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Freedom of Information Act Important

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This month we observe the 50th anniversary of the state’s “Sunshine Law,” a significant piece of legislation that changed the way public officials do business, forcing them to discuss and decide matters in the open and within the public view rather than in private sessions as had been common practice.

The day the sun shone in was Feb. 14, 1967, when then Gov. Winthrop Rockefeller signed the Arkansas Freedom of Information Act (FOIA) into law. It has since been deemed one of the strongest Sunshine Laws in the country and it is the envy of many states – states that adopted similar laws only to have them amended so heavily that they no longer served their intended purpose.

The Arkansas FOIA has been amended only 23 times to offer exemptions for things such as grand jury minutes, child adoption records, prison blueprints, and other reasons that can be easily justified. Only 23 times in 50 years, but it’s not for lack of trying.

The FOIA anniversary falls during a legislative session in which lawmakers once again are attempting to close the shades against that bright sunshine. During every legislative session, our state press association leads the effort to monitor proposed bills as they are presented in Little Rock and lobby against those that are unreasonable efforts to weaken the law.

Bills in the current session include one to withhold accident reports for 30 days; one to create an FOIA exemption for school security plans and records; and one to create an exemption for police dash cameras and body-worn cameras.

State Sen. Missy Irvin of Mountain View was listed as a co-sponsor of HB 1403 regarding accident reports. Information from her and APA reps indicates the bill has been deferred by its lead sponsor, Rep. Justin Boyd of Fort Smith, who was trying to address situations in which people pull names of accident victims and then use deception and harassing tactics to urge them to seek certain treatments. Irvin assures us that the bill will not be re-introduced without an amendment to retain media access, an offer Boyd had made to APA representatives who lobbied against the bill.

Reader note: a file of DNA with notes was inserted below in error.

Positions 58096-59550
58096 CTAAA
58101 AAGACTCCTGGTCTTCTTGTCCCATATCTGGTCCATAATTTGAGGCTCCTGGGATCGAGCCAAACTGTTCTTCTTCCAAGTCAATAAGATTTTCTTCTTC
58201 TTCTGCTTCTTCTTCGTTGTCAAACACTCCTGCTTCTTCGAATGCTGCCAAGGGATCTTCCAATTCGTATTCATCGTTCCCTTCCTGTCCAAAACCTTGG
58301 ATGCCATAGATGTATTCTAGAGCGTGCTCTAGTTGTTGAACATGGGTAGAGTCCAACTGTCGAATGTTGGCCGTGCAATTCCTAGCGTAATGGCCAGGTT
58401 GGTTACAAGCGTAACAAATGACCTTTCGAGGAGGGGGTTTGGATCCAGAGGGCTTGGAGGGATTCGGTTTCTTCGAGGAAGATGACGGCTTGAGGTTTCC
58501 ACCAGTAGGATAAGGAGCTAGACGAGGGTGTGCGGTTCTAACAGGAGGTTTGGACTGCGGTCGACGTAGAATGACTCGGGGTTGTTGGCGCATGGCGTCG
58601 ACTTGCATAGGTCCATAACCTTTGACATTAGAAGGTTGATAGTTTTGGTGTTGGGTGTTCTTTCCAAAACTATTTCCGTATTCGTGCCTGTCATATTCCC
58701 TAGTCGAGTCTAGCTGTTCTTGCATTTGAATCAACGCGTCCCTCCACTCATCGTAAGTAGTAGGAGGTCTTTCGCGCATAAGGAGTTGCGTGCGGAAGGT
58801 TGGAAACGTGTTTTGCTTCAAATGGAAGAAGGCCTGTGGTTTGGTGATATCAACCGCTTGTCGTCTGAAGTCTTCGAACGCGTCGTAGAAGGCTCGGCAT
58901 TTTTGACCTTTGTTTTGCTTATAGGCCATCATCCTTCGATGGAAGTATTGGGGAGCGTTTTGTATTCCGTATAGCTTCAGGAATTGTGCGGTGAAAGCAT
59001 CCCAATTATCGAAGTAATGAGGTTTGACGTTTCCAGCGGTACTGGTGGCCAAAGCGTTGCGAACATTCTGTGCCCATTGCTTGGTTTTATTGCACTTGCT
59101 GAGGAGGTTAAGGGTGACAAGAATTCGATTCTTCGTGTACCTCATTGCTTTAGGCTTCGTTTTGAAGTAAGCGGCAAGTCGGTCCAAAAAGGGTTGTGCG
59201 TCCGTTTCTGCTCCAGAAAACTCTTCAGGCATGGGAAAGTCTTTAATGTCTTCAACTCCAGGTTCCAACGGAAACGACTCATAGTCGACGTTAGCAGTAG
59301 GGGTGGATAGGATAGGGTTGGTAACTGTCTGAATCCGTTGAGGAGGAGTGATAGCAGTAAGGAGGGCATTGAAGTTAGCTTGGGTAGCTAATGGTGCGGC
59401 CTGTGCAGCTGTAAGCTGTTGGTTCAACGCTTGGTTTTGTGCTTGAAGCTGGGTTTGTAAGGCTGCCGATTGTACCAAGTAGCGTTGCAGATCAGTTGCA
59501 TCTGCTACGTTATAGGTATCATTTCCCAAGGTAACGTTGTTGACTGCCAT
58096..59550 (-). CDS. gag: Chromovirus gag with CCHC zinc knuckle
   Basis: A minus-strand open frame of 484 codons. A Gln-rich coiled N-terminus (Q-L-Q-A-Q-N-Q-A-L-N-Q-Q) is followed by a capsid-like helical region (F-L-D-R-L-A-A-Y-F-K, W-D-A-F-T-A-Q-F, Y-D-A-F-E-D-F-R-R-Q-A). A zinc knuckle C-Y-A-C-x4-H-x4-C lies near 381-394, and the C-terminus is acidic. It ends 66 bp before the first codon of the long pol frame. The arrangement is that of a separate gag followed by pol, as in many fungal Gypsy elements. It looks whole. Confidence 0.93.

However, the APA will never seek to obtain privileges for newspapers beyond what are afforded to the general public regarding freedom of information. We represent the public and the people’s right to know, and we don’t want special access to meetings or information beyond what is afforded to the general public. We want to defend the FOIA’s legislative intent: “That the public’s business be conducted in public, and that the records of government be open and accessible to the People of Arkansas.”

It’s really pretty simple.

There are usually other ways to solve the problem of people misusing public information without creating FOIA exemptions.

The old days of routine closed-door meetings in smoke-filled rooms are gone, and we take for granted the tenets of open government. In general, we don’t have to worry that significant actions are being taken in secret. But we must remember that is entirely the result of the FOIA that Rockefeller championed. Without the FOIA, Arkansas residents would remain in the dark about many actions of public officials at every level – from state government down to city and county, school boards and public agencies.

We expect our legislators and other public officials to put on their sunglasses and enjoy the sunshine. It has been the public’s right for the past 50 years and we will not be forced back into the dark.

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